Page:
An aerial photo of a wind turbine at Hornsea Two

Ørsted to Sell Half of Hornsea Two This Year, Omicron Causing Slight Delay in Full Commissioning

Ørsted will sell 50 per cent of its Hornsea Two offshore wind farm in the UK and expects to close the 1.3 GW project farm-down this year, the company said in its 2021 annual results. Putting the project in full operation will be slightly delayed due to the impact of the Omicron variant of SARS-CoV-2 on commissioning works, according to information in Ørsted’s latest report.


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The 1,320 MW Hornsea Two, located some 89 kilometres off the Yorkshire coast, will soon become the world’s largest operational offshore wind farm. The wind farm’s 165 turbines will be capable of powering more than 1.3 million homes once Hornsea Two is fully commissioned this year.

Hornsea Two Farm-Down

The farm-down of the offshore wind farm is in line with the developer’s business approach and follows the sale of a 50 per cent stake in the project’s predecessor, the 1.2 GW Hornsea One, and the most recent sale of stake in Ørsted’s Borkum Riffgrund 3 project in Germany, for which the company also expects to close the transaction this year.

“[We] will close the 50% farm-down of Borkum Riffgrund 3, expectedly during Q1 2022, and we expect to farm down 50% of Hornsea 2 during summer”, Ørsted states in its annual report.

“As part of the expected farm-down of Hornsea 2 in 2022, we will divest 50 % of the transmission assets to the partner, whereas we expect to divest our own 50 % share of the Hornsea 2 offshore transmission assets in 2023”, the company stated.

According to Reuters’ report from July 2021, which reported on the developer’s plan to sell a share of Hornsea Two, referring to sources close to the matter, the deal could value the 1.3 GW offshore wind farm at around EUR 3 billion, including debt.

Omicron to Slightly Delay Hornsea Two’s Full Commissioning

Hornsea Two generated its first power in December 2021, after its offshore substation, the world’s largest offshore AC substation, and reactive compensation station (RCS) were installed some two months earlier.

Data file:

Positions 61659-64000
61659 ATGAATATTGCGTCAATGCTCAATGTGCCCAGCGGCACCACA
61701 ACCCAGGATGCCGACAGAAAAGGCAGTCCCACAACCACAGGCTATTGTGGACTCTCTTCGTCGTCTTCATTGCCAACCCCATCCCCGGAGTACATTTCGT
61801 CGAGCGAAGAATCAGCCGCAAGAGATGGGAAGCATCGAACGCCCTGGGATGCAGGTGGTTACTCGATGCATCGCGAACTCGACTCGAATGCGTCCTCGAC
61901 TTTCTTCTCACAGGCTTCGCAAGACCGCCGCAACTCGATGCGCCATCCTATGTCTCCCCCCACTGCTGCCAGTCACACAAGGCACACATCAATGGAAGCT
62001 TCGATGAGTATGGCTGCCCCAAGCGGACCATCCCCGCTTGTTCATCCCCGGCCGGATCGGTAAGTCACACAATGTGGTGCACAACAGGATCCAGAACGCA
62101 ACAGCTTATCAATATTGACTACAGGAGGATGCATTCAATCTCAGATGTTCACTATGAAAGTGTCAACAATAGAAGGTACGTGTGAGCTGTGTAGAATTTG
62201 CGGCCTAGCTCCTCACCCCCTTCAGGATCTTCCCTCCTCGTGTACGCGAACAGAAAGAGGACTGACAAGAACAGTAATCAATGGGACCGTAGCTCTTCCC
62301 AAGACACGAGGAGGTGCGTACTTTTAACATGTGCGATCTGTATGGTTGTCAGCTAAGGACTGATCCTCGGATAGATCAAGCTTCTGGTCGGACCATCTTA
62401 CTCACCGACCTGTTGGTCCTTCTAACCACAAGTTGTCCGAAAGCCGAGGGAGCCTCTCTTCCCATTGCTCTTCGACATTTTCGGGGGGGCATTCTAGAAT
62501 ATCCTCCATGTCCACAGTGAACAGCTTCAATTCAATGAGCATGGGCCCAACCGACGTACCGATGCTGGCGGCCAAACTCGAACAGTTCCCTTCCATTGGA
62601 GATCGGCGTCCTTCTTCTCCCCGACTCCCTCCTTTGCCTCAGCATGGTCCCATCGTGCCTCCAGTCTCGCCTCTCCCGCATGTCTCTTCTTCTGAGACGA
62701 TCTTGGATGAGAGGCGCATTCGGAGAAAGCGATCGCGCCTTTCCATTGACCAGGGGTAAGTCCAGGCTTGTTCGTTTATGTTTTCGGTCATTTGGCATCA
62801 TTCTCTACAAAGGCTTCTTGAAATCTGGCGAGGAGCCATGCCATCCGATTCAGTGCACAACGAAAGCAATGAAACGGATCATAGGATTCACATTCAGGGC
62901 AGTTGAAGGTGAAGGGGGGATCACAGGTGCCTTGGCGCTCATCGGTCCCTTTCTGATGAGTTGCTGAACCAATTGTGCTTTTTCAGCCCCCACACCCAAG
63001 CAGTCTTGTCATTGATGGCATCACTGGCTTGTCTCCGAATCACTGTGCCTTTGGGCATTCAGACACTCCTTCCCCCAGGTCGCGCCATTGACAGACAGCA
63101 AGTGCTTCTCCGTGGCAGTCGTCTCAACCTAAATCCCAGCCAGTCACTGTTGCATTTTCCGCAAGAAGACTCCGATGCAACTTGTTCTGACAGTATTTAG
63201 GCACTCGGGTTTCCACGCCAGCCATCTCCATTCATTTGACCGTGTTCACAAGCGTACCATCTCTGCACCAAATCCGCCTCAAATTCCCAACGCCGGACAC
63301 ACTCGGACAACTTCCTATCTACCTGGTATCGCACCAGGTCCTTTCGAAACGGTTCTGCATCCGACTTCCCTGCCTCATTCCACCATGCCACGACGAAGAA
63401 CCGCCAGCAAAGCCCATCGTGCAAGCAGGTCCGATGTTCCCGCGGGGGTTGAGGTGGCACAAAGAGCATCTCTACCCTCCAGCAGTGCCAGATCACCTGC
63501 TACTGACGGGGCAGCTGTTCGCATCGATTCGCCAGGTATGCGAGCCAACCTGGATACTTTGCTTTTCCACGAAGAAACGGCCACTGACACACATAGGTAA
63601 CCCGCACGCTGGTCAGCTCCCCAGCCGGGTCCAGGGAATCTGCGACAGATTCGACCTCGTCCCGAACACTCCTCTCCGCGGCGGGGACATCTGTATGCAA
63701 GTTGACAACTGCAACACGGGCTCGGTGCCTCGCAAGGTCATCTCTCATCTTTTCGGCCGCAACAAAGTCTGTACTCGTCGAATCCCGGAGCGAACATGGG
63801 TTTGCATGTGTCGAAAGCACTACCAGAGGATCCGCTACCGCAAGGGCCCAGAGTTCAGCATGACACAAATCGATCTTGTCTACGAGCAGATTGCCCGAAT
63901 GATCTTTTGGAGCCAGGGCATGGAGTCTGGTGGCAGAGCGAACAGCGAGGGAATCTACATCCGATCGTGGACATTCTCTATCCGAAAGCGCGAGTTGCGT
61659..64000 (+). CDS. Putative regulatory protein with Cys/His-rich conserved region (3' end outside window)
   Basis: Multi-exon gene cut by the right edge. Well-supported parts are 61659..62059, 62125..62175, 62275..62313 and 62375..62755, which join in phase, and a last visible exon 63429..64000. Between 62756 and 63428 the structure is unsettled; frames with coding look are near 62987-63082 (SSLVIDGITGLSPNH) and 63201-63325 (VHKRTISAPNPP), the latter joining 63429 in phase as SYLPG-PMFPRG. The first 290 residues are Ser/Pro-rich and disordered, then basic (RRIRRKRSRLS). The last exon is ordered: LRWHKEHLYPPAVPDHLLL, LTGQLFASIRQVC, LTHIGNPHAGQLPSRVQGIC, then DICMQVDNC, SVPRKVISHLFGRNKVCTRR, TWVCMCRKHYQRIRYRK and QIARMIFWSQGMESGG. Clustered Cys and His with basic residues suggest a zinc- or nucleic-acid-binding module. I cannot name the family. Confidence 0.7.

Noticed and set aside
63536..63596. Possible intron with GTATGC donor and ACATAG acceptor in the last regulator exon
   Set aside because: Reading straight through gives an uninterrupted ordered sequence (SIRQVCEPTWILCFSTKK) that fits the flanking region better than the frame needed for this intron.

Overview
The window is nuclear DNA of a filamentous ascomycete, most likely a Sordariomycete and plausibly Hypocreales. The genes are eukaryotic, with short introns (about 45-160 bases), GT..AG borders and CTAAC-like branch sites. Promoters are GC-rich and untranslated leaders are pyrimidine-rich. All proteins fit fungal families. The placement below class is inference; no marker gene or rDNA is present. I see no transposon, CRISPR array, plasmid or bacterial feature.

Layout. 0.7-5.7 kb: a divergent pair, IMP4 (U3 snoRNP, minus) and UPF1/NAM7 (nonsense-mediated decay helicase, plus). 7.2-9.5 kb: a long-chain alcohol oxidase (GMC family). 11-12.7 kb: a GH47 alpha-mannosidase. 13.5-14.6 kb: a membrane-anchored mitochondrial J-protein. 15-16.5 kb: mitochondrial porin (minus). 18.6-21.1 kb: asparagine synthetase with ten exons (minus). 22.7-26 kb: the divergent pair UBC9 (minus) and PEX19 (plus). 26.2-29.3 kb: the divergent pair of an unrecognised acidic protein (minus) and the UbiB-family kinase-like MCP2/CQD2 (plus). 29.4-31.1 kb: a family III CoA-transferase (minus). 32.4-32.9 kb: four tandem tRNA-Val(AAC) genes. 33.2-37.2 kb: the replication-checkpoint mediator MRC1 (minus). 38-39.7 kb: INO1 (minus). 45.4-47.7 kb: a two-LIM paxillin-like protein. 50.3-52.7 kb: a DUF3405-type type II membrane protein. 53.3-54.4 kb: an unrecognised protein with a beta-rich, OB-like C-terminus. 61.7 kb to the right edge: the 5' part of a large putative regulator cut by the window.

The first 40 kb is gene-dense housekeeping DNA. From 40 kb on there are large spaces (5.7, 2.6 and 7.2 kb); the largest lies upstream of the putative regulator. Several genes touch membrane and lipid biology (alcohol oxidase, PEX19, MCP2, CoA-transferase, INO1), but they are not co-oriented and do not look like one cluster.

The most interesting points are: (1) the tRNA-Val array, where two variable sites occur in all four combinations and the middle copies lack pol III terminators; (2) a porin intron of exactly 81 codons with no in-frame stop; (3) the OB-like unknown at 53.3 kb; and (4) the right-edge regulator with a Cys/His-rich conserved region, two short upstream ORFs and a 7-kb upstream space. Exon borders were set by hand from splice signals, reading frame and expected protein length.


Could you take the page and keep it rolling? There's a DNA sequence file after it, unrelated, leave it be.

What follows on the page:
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In its 2021 annual report, Ørsted said it saw progress according to plan up until mid-December, but the accelerating Omicron variant infection rates meant that it was not possible to man the vessels used for commissioning work according to plan.

“As a consequence, the ramp-up profile will be delayed compared to our internal expectations, but we still expect to commission Hornsea 2 in H1 2022 as previously communicated”, the company said, mentioning elsewhere in the report that the project completion is expected in late H1 2022.

The jack-up vessel Sea Challenger installed the first of Hornsea Two’s 165 Siemens Gamesa 8.4 MW wind turbines at the end of May 2021.

All of the wind farm’s turbine foundations were installed in October 2021, as well as the project’s offshore substation (OSS) and the Reactive Compensation Station (RCS), and in late December 2021, Sea Installer left the Port of Hull loaded with the last batch of turbine components to be installed at the Hornsea Two site.

The power generated by the 165 wind turbines will be transferred to the OSS and RCS via 373 kilometres of array cables, reaching the national grid via 390 kilometres of offshore and 40 kilometres of onshore export cables which terminate at the onshore substation in Killingholme.

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